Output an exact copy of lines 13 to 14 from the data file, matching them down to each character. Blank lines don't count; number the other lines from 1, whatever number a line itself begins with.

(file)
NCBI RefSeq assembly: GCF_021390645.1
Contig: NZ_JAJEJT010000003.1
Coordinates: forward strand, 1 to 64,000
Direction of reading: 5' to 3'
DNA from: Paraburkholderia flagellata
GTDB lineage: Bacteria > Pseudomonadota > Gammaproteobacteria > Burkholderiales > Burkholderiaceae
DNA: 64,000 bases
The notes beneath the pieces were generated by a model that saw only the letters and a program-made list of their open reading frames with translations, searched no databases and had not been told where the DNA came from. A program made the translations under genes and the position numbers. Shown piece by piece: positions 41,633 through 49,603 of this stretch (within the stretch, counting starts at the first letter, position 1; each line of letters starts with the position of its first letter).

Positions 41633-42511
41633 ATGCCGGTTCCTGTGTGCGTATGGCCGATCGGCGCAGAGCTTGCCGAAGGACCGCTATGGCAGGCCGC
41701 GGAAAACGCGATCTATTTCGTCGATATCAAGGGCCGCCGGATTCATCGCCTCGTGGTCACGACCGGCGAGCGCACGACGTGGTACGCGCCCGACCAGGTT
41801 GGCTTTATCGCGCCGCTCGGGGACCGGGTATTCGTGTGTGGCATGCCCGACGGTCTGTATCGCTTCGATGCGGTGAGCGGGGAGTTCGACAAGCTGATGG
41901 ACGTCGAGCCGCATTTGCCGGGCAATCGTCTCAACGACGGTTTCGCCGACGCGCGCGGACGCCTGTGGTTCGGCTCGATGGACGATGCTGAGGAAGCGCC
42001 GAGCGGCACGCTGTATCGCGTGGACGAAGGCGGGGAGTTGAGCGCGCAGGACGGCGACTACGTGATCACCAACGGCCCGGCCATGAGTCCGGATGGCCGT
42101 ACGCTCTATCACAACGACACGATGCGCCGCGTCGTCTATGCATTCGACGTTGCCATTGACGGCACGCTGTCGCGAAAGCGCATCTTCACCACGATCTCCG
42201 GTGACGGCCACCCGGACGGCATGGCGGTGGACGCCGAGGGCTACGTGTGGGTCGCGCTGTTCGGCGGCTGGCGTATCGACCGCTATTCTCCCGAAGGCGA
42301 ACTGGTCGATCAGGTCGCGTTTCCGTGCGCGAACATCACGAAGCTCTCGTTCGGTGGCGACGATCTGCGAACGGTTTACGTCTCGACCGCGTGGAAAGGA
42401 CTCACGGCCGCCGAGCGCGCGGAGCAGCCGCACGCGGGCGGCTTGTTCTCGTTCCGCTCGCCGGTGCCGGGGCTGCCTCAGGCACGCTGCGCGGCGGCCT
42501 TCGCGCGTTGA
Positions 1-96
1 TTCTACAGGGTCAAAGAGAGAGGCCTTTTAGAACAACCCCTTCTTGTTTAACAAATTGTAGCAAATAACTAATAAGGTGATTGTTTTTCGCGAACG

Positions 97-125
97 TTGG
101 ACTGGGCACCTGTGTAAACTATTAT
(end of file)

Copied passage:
41901 ACGTCGAGCCGCATTTGCCGGGCAATCGTCTCAACGACGGTTTCGCCGACGCGCGCGGACGCCTGTGGTTCGGCTCGATGGACGATGCTGAGGAAGCGCC
42001 GAGCGGCACGCTGTATCGCGTGGACGAAGGCGGGGAGTTGAGCGCGCAGGACGGCGACTACGTGATCACCAACGGCCCGGCCATGAGTCCGGATGGCCGT